That pattern drew the attention of main opposition Republican People's Party (CHP) İstanbul deputy and retired mufti İhsan Özkes, who accuses Erdoğan of creating what he called a “parallel new religion” in the name of Islam that justifies bribery and corruption. He said a ruling party lawmaker referred to Erdoğan as a second prophet, while another lawmaker said touching him is a sacred prayer. Özkes underlined that with these practices and this discourse, Erdoğan and his associates give the impression that these are normal in Islam when in fact they are not. “They are harming the religion of Islam,” he lamented.

More often than not, the genuine debate on Erdoğan's dismal record on democratic credentials has been pushed to the back-burner when he deliberately propagated victim stories he borrowed from Palestine, Syria, Thailand, Cairo, Kosovo, Myanmar, Bangladesh, China and other places. He has exaggerated and even distorted facts on the ground while narrating stories. When troubled with domestic matters, Erdoğan was quick in amplifying a conspiratorial message that the world is trying to topple his government because it was defending the rights of oppressed Muslims all over the world.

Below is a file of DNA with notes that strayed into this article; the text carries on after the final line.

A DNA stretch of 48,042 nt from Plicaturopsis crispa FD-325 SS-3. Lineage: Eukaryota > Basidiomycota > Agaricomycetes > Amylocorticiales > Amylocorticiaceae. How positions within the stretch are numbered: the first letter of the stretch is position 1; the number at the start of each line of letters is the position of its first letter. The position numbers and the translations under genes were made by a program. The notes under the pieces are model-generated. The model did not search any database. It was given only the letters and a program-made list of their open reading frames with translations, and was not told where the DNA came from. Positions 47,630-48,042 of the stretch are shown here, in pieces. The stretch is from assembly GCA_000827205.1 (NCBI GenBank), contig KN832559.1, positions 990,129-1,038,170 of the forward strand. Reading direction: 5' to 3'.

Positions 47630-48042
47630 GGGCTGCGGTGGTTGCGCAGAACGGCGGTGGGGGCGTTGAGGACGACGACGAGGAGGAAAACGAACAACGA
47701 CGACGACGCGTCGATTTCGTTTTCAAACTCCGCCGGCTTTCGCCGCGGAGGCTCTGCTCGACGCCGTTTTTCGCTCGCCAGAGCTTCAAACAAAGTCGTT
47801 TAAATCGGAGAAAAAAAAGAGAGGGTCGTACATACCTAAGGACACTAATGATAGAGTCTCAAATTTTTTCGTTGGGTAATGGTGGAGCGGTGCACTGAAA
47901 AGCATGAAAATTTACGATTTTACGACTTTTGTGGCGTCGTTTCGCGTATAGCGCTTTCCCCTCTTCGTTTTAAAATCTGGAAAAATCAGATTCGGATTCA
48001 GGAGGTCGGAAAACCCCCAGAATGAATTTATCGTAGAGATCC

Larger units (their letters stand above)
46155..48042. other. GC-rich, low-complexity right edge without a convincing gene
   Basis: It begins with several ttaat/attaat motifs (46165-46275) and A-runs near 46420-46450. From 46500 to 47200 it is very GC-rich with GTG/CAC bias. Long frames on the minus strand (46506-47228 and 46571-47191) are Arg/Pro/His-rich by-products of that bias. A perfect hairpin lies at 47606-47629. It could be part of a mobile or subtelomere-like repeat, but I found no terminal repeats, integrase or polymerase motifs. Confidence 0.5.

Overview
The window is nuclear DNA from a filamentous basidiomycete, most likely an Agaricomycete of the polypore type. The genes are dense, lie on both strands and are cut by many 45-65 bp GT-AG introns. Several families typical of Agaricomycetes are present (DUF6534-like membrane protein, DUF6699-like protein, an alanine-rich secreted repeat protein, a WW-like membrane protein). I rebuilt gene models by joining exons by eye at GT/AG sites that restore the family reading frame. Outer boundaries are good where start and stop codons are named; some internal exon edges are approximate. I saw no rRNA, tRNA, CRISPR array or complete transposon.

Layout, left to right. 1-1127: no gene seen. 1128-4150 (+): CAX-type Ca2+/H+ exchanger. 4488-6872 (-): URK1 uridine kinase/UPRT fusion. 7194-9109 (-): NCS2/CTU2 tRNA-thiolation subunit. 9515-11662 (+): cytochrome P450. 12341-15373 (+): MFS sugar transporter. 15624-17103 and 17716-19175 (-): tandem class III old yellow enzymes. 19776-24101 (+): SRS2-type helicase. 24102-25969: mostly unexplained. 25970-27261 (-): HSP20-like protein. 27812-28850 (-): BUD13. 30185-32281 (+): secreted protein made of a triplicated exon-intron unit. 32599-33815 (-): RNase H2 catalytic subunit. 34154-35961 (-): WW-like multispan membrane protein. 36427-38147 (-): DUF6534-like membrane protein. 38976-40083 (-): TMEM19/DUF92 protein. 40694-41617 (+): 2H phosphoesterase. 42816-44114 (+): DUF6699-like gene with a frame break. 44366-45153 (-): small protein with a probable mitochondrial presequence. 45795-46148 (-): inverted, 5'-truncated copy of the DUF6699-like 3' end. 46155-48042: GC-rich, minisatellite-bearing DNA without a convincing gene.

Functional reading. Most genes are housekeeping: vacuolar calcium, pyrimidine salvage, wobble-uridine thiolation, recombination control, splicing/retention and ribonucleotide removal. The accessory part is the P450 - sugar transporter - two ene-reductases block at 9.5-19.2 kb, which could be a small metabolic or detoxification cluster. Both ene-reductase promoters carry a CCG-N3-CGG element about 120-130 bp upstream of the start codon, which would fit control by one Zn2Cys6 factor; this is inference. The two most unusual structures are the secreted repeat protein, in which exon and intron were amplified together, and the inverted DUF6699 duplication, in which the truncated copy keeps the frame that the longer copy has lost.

On a downbeat note, the law enforcement and application of criminal justice system as part of a delegitimizing strategy are also lacking in Turkey. The government effectively disbanded the whole team of experienced and veteran police chiefs who tracked al-Qaeda type violent terrorist groups for years. The judges and prosecutors who go after these groups were reassigned and demoted. The absence of determination to directly confront and curtail ISIL activity among the Turkish leadership, be it in recruitment efforts or fundraising drives, has left many in law enforcement agencies and the judiciary with an ambivalence if not unwillingness to sign on to the battle against the network of this terrorist group. The stark report prepared by opposition lawmaker Atilla Kart unveiled how the police in Konya, Prime Minister Ahmet Davutoğlu's hometown, failed to clamp down on the ISIL network when it knew the operatives by name.